Permanent Mission of the Russian Federation to the United Nations

Permanent Mission of the Russian Federation to the United Nations

Remarks by Ambassador Vassily Nebenzia, Permanent Representative of the Russian Federation to the United Nations, following UNSC consultations on the humanitarian situation in Raqqa

Q: Can you tell us about your meeting in Raqqa? Why you called it in?

A: We said in our statement that Raqqa is a neglected city in a way. The humanitarian situation there is dire. And somehow we never discuss Raqqa, we discuss other areas in Syria, other cities which also suffer. We’ve never talked about Raqqa which was razed to the ground and is not being restored. There are a lot of humanitarian problems there, no demining, corpses are decaying under rubble. People cannot return to their homes. We had a briefing by OCHA. There was no full assessment of the situation in Raqqa by the UN so far, unfortunately. We still urge OCHA to conduct such an assessment. We need to do something about that city because the population cannot return to their homes as the city is basically devastated.

Q: What is the solution of this? Does Russia think it is a good idea? Should you hand back to the Syrian government? Should there be the UN peacekeepers? What would you propose?

A: I think that those who fought ISIS there and ruined the city should also take responsibility of restoring it, but so far the process is going very slowly. That was the point of the meeting.

Q: What about Sochi? Do you think the UN participates in it?

A: We think that it is in the interests of the UN to participate. Because Sochi is not a stand-alone event but a contribution to the UN process.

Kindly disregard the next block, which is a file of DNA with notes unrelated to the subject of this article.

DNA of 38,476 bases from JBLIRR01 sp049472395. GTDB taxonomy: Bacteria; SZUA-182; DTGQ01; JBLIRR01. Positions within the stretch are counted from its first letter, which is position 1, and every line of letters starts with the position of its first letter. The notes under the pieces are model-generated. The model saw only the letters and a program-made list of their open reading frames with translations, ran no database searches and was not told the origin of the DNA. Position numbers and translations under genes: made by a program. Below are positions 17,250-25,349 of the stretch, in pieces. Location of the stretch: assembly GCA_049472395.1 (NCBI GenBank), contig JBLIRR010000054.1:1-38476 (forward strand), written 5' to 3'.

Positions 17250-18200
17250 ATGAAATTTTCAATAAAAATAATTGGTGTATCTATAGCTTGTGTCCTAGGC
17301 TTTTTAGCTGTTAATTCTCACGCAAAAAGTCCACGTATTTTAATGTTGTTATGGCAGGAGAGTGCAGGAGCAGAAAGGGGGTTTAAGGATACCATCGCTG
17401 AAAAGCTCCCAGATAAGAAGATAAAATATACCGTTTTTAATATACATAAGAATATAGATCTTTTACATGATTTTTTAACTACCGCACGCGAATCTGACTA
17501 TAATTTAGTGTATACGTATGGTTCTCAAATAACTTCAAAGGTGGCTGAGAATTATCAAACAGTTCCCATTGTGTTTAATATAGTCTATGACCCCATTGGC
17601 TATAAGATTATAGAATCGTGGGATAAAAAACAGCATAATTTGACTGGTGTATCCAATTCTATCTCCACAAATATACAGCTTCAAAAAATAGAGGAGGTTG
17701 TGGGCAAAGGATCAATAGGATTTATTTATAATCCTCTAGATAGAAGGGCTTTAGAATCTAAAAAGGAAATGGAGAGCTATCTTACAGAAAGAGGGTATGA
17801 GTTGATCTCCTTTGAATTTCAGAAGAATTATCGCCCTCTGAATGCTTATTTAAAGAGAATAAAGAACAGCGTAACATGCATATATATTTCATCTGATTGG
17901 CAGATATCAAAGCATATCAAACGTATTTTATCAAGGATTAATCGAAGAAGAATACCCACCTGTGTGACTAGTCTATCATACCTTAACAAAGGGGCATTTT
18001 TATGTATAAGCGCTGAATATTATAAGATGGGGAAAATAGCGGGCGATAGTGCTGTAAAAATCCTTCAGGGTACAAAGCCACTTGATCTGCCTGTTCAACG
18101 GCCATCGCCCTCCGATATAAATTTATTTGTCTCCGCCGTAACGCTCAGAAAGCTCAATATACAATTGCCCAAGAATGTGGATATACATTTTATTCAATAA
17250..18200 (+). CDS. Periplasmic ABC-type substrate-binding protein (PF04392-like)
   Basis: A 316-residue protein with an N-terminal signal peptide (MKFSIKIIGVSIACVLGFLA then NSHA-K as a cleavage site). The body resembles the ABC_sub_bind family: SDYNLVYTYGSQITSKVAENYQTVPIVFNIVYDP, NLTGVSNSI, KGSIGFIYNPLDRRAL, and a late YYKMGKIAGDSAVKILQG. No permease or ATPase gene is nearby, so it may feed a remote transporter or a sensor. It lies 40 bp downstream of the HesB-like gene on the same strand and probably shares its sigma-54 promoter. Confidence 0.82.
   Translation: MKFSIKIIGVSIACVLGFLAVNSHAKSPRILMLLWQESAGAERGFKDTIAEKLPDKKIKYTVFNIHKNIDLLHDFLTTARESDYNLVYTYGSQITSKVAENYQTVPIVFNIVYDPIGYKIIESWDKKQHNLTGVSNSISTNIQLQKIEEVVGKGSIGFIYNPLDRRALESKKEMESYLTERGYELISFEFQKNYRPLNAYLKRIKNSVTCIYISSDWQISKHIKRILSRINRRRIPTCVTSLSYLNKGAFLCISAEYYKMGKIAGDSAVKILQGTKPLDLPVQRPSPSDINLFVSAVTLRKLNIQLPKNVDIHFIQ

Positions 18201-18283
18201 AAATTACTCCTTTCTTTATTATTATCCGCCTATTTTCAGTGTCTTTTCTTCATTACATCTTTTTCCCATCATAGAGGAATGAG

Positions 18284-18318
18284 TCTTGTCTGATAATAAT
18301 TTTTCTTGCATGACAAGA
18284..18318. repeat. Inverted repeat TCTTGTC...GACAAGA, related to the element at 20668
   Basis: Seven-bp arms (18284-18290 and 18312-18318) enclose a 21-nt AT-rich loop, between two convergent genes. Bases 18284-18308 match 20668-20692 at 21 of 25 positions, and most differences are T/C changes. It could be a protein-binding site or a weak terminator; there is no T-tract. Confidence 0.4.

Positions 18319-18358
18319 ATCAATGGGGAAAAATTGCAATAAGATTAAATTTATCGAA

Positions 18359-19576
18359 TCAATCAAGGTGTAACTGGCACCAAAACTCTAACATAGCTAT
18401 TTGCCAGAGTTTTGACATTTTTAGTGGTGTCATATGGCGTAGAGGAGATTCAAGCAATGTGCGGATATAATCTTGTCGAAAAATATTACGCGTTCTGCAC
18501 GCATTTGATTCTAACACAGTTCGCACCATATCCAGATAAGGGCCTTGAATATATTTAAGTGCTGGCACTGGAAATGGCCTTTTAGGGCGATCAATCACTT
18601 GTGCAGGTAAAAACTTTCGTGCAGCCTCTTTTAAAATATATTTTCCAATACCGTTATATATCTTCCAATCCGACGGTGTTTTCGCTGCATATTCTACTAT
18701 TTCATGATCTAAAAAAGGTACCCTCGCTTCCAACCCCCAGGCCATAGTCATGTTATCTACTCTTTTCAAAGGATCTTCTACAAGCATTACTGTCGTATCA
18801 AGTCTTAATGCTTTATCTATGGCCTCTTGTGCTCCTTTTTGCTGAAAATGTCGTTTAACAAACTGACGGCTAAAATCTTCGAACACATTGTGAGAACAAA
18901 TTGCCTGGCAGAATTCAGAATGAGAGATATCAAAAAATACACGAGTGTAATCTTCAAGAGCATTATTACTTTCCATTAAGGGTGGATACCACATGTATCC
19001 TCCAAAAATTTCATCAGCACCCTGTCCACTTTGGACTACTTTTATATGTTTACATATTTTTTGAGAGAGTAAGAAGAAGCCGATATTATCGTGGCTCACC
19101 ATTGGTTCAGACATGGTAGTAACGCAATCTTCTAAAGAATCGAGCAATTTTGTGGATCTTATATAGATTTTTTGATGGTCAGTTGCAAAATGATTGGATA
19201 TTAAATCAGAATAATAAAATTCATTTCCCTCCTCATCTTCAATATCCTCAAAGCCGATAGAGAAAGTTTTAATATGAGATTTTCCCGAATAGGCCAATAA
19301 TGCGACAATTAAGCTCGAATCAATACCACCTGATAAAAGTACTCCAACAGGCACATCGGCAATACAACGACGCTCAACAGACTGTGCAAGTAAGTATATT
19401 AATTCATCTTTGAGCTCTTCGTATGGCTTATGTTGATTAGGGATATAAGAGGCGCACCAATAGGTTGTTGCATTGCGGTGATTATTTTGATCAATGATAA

Q: One of the concerns of the opposition leaders, Syrian opposition, that it looks like an alternative for Geneva.

A: We are trying to assure them all time and again that this is not an alternative to Geneva, but a process that is to contribute to Geneva, to the UN-led process. We are saying to everyone starting from the Secretary-General, to Staffan de Mistura, all the participants of the Syrian government, the opposition, everyone. And to our fellow member-states.

Q: Could you explain specifically – what is the aim of such a meeting?

A: The aim is to reinvigorate the UN-led Geneva process aimed at the political solution in Syria.

Q: And what about North Korea? Any reaction to inter-Korean talks today?

A: My personal reaction? I welcome that they started talking to each other. That is what we are saying all the time. That in order to solve something, people at least need to start talking.

Q: Do you think the Council should now get involved given this now posted development? Even the Council should follow through maybe a statement on this and also the discussion South Korea suggested, maybe that some sanctions could perhaps be lifted for the Olympics.

A: I understand this is a unilateral decision for the time of the Olympics. I hope there is progress on this track. We really have to see how the situation evolves.

Q: Did you meet the Syrian opposition delegation while they were here. And what do you think about the lobbying against the Sochi?

A: I didn’t meet anyone from the Syrian opposition.

Q: Why not stick to Geneva track? Why is there a need for Sochi track?

A: Do you see much progress in Geneva? I hope there will be another round in Geneva before Sochi and I hope that this round will be more fruitful and it will contribute to Sochi and then Sochi reciprocally will contribute to future “Genevas”.

Q: General McMaster was in the building today. I mean did you have an interaction with him?

A:  He briefed us on Afghanistan, it was very helpful. Most of the points that he raised I would agree with. He mentioned the need for Russian-US cooperation in Afghanistan. I fully agree. I said that President Putin at a press-conference last December thanked NATO for being in Afghanistan and he stressed the need for Russia and the USA to cooperate on that issue.

Q: Was that a bilateral meeting?

A: No, it was a briefing for the Security Council.